Friday, 19 August 2016

Everyday Medieval Terrors

Lots of fantasy books have an approximately medieval world, and many of them (including my forthcoming trilogy) focus on war. That’s understandable, as warfare has much tension, violence, betrayal and mercy/ruthlessness. It’s a smorgasbord of emotion and drama.

However, there were other threats to ordinary folk, which may seem mundane, but probably killed rather more people.

Fire has always been a love-hate thing for mankind. For warmth, light and cooking (sidenote: even lions prefer cooked meat to raw stuff, when offered a choice), it’s vital. Raging infernos, however, are a significant downside. Medieval houses might be fairly spread out in a village, but in a city they’re crammed together (and highly flammable). When open fires and candles are the order of the day for illumination, the prospect of a fire is never far away. There’s no fire brigade, and no house insurance.

The NHS is often in the news, sometimes with ‘funding crisis’ attached to it. However, imagine a world where there’s not only no NHS, there are no antibiotics at all. Most diseases are treated poorly or are totally incurable, and your main options are ‘get better by yourself’ or ‘die’. Lack of knowledge means diseases spread more rapidly, and because people are understandably frightened, most people would be looked after by their family, so if you infect anyone, it’s likely to be someone you dearly love.

In the 14th century the Black Death wiped out huge numbers of people. In fact, the death toll was so massive it had dramatic economic implications. The price of swords plunged (because a significant minority of their owners dropped dead and suddenly the supply of them increased relative to demand), and the cost of food soared (because many peasant workers were dead, which meant the survivors could charge more for their labour, increasing food prices).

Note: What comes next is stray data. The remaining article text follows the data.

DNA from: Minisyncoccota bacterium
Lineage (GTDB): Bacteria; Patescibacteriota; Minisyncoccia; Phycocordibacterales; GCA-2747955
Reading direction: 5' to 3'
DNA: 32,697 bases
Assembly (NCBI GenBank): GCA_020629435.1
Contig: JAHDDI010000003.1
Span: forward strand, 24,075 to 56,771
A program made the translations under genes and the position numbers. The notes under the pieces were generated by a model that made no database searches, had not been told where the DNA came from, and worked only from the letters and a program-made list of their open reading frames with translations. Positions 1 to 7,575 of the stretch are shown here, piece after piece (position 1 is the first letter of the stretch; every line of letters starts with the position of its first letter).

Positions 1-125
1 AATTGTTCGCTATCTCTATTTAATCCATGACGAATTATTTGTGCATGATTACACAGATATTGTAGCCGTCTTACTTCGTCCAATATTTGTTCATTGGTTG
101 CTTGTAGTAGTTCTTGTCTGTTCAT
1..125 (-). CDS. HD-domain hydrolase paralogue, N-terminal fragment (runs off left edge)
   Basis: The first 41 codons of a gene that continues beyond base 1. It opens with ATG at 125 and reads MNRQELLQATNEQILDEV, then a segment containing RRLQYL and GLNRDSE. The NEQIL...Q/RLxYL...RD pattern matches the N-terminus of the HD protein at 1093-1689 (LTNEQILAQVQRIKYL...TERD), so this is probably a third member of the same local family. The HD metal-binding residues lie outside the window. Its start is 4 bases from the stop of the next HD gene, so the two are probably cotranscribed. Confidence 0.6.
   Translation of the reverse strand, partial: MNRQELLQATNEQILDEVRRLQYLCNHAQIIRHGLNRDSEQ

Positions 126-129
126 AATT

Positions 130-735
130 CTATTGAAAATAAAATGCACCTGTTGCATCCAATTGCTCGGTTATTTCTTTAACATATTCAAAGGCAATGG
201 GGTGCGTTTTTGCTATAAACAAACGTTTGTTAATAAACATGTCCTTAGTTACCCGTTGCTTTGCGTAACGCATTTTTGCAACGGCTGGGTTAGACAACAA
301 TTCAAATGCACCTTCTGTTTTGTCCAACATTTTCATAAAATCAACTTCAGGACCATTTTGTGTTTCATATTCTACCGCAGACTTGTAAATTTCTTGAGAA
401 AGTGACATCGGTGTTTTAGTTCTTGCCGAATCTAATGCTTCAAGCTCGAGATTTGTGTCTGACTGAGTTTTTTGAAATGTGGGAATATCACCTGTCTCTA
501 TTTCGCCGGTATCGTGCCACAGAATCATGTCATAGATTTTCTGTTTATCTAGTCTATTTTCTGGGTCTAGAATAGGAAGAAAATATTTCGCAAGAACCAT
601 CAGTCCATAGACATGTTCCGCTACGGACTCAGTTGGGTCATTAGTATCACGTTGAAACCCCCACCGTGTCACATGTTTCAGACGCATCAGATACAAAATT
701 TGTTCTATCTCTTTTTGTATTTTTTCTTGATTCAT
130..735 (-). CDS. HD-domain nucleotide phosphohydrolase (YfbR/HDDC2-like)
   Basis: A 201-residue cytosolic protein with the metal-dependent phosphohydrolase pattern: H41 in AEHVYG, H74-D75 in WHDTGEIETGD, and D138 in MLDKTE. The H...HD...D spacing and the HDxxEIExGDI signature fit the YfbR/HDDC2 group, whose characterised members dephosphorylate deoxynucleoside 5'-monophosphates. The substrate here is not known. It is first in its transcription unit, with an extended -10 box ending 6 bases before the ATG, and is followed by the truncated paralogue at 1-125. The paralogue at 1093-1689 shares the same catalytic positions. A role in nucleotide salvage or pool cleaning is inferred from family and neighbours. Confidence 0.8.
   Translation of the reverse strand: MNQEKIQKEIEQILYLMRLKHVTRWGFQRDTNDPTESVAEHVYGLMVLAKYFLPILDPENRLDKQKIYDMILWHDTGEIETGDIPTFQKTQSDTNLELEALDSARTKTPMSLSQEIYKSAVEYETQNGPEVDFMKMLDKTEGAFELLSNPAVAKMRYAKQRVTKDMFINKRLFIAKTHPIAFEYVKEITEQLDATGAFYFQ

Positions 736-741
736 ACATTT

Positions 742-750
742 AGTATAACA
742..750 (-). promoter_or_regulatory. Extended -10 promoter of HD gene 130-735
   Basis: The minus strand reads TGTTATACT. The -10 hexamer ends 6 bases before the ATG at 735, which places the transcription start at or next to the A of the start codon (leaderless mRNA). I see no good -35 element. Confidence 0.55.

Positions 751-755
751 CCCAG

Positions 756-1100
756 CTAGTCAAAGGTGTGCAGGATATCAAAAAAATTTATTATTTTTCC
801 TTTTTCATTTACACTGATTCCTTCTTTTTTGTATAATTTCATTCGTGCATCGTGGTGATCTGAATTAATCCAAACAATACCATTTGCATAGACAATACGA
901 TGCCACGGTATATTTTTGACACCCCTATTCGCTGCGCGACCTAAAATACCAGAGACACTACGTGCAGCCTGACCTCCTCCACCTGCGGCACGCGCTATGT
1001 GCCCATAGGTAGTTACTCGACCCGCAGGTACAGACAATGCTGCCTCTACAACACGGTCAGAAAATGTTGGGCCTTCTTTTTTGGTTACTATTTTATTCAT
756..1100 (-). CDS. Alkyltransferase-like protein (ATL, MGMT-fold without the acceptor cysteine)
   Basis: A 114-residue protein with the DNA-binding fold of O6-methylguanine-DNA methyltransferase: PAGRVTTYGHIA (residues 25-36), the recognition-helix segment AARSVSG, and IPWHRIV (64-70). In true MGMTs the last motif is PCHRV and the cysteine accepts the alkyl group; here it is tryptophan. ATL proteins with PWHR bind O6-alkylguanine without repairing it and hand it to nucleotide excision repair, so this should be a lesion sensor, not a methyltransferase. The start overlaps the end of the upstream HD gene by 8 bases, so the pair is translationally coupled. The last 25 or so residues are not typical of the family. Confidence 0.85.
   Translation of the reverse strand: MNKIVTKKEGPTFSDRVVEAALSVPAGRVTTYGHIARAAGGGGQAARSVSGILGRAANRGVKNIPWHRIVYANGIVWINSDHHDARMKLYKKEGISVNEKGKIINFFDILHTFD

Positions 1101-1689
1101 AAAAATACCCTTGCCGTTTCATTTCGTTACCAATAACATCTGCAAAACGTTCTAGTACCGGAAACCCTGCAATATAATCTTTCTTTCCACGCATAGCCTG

If you are curious about a world without antibiotics, give it another few decades. Excessive prescription (and use in farming) means we’re running out of effective drugs to combat bacteria, and may soon be back to a world where they don’t work.

Bad harvests still happen. And they still push up prices. But because of globalised trade, all that really happens is we import more. If there’s a bad harvest in the medieval world, you get to play a tense game of ‘Will I starve to death this winter?’. If you’ve got kids, there’s a terrible dilemma. Feed them, and you grow weak. Too weak, you’ll be unable to work, your kids will be orphaned, and who knows what will happen to them. If you feed yourself, you may have to watch one or more of your children starve. It’s a horrendous choice, and was a danger every single year.

Now, I did mention war separately above. But beyond the obvious downside of potentially getting your house burnt down, subjected to starvation by being besieged or being raped/killed, there was another, almost incidental problem, but which could also have a substantial impact on an ordinary chap’s life.


That does sound harmless. Except, most farmers, or farm workers, worked on a subsistence basis. After paying taxes (often in food rather than money), there’d be enough left to feed you and your family until next harvest, and a bumper crop meant a bit extra to sell at market for a little bit of cash.

A marauding army does not give a damn about that. They’ve got soldiers to feed. And when you go out foraging, you don’t want your friends to go hungry because you’re soft. So, maybe you kill a few chickens. Not so bad, and a bit of tasty meat. Except those chickens are hugely valuable to a farmer. Chicken is by far the cheapest animal to keep (certainly in medieval times). Not only that, regular eggs provide not only eggs to eat directly, but eggs that can be used in cakes and in stuff like chutney, so food lasts longer (important in an age where fridges aren’t even dreamt of).

But for the sake of a little meat, the nearby army (even being relatively kind) will butcher your chicken, and you’ll lose hundreds of eggs (over that chicken’s now theoretical lifetime).

So, whilst war was commonplace in the medieval era, in terms of casualties, you’re more likely to be done in by something as mundane as poor hygiene, or bad weather.

Incidentally, Explorations, the sci-fi anthology in which I have the short story Dead Weight, should be out in about a fortnight. I’ll put up a post when it’s out.


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